Wind River Review
The Story/The Direction:
Corey Lampert (Renner) is a US Fish and Wildlife Service agent working on the Wind River Indian Reservation in Wyoming. While hunting a mountain lion finds a frozen, bloodied and brutalized corpse of Natalie Hanson, an eighteen-year old woman. To invistigate the death of Natalie, the U.S. government sends Jane Banner (Olsen), an inexperienced FBI agent from Ft. Lauderdale, Florida based in Las Vegas, Nevada. Due to her being clearly out of her element, she works with Corey and the Reservation's head of police, Ben (Graham Greene), to find out who was responsible for Natalie's death by investigating her family and boyfriend (Jon Bernthal).
Sheridan who is known for his writing work on Denis Villeneuve's Sicario and David Mackenzie's Hell or High Water takes a stab at directing his own screenplay. Here, he is able to do a decent job at telling a tragic story based on true events. This film shows how poor the living quality is on these reservations. The people living here are only expected to live on average to 49 and the unemployment rate is above 80%. While the film doesn't actually state this, you can see in the settings that Sheridan created. This is helped by the cinematographer, Ben Richardson, who gives the viewers some great shots of snow filled Wyoming. The snow covered areas are gorgeous that are only disrupted by trees and snowmobiles. While the plot is simply about a person being killed and the person responsible being found, Sheridan is gives the views a decent amount of character development.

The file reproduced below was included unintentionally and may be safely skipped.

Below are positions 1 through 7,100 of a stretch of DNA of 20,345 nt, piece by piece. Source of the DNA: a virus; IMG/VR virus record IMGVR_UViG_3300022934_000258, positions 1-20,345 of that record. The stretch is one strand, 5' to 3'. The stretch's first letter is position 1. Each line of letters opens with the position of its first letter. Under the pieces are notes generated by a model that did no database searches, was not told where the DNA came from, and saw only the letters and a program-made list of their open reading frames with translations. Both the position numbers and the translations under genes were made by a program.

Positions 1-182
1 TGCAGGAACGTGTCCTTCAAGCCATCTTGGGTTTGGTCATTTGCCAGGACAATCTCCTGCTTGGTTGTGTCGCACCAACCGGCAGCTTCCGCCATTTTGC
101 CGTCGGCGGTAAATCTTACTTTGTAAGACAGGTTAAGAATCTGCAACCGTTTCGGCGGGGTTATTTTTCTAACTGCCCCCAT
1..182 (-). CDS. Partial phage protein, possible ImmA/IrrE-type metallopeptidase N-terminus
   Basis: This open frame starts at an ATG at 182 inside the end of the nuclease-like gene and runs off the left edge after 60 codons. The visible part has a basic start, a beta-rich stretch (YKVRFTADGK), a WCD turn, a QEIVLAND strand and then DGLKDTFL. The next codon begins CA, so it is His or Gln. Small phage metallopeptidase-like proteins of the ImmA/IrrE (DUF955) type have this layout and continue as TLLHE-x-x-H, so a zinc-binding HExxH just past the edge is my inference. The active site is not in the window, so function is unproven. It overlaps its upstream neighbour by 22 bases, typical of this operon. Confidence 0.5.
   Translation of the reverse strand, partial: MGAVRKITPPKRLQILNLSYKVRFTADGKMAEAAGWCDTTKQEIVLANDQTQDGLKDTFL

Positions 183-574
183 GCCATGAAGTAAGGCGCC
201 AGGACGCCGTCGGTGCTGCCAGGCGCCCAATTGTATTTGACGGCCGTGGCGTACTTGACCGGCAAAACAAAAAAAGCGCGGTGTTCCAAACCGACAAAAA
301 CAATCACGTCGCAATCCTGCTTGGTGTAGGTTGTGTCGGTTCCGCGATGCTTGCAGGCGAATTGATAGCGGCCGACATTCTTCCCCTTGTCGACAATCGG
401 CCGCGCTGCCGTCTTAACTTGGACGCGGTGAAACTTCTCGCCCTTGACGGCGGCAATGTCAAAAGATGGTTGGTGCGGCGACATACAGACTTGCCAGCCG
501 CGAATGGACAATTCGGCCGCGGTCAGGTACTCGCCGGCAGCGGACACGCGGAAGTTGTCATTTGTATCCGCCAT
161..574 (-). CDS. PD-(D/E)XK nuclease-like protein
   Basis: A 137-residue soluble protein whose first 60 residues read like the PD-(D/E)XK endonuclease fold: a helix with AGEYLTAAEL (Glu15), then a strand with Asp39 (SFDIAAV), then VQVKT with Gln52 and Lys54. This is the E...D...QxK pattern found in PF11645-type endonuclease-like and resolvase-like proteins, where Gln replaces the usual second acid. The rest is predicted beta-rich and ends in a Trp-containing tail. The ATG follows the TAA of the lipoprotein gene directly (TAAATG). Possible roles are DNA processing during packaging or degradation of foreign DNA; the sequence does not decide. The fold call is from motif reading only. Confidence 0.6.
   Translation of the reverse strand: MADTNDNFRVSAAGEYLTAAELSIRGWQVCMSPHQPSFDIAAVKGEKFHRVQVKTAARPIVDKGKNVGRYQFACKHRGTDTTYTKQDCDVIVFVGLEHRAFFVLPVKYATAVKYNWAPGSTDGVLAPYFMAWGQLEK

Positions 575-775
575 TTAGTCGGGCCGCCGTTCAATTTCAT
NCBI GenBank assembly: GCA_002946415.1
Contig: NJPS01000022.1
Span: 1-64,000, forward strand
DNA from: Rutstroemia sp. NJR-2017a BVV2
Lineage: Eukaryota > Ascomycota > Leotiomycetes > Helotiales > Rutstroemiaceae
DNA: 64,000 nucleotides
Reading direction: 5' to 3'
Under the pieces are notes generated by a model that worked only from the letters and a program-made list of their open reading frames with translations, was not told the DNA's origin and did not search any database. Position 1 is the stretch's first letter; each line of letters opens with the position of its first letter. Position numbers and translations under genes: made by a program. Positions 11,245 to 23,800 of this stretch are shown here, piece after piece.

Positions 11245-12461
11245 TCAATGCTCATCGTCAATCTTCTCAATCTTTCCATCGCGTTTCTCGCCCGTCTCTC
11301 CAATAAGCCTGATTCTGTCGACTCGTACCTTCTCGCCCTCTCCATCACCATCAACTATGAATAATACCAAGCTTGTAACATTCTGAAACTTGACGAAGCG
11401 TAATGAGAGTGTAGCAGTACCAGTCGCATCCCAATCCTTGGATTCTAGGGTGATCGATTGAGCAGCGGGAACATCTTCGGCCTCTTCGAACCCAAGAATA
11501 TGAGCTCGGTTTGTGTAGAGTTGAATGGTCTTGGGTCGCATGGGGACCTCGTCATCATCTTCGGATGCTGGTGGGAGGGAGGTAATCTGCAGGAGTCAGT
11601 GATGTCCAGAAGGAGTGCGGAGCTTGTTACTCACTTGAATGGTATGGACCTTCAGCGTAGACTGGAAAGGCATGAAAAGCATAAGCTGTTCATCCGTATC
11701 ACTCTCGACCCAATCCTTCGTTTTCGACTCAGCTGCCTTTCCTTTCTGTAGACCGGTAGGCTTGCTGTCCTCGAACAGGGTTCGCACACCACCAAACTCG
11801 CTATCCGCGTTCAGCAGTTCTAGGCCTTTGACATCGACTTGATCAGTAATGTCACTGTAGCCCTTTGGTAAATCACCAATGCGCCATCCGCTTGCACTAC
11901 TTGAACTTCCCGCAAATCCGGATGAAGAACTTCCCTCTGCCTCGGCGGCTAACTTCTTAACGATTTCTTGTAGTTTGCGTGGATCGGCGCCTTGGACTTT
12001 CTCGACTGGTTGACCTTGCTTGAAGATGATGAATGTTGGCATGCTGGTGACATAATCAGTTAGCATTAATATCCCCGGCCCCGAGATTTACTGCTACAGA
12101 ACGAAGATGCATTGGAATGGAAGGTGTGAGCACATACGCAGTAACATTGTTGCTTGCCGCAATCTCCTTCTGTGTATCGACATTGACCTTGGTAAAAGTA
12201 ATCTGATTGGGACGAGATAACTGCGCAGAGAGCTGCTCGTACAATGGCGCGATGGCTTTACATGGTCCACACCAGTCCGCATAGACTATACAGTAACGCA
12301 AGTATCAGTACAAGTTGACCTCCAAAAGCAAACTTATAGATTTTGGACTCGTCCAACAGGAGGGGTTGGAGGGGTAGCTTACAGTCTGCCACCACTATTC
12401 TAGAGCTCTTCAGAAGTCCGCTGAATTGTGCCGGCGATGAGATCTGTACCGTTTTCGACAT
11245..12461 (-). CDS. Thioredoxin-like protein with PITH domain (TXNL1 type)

You get a very strong performance from Renner as Lambert. Sheridan's writing makes him a great character to follow throughout the film. He is action packed but also has a tortured backstory that scars him for the entire film. Olsen as Banner does decent with the role she is given and can clearly act well. There is some decent chemistry between these two that was shown intially in Marvel's Avengers: Age of Ultron, and Captain America: Civil War and it shows further more here. I really enjoyed the dark sense of humor that Ben (Greene), the head of police, has and his interactions with the two main stars. Another thing that I enjoyed from Sheridan with his casting is that he got actual Native Americans to play the parts. There were a good amount of small roles that could open a lot of further acting opportunities for them.
One flaw I had was with the reveal. Although the stuff that followed was enticing, it seemed abrupt. I was not a fan of how it was revealed at all. I also do not like how the film used the Jane character. She does small things but overall she ends up being sidelined to Renner's Lambert. I understand she was inexperienced but it seemed to me that she wasn't even trained. I also felt the film dragged on a little too long in the middle and the end as I did feel a little bored. In addition, I feel the message that the film was trying to make about the abductions and killings of Native American women was not executed in the best way. It was a good attempt that could have been done better. It was also brought to my attention that while dealing with a story about women, the story was being told through the fathers' perspective. Not to devalue the struggles of the fathers of these many women who have been killed but it seemed to focus on the man's side of situation rather than both the mothers and fathers. I also want to point out that even though there were a good amount of Native Americans casted, it was still the white people who come in and save the day.
This film has strong performances from Renner and Olsen and a decent story line that will keep you somewhat engaged for the majority of the film. The last thirty-ish minutes are pretty intense and has a decent message. However, the entire story is not executed in a way that would demand a viewing in theatres. If you're curious, I'd say skip the theatre and check it out on demand or Blu-ray. If you enjoyed Sheridan, Renner, or Olsen previously, you won't be too disappointed with one viewing but I wouldn't watch it again.
Rating: 3.0/5.0 bowties
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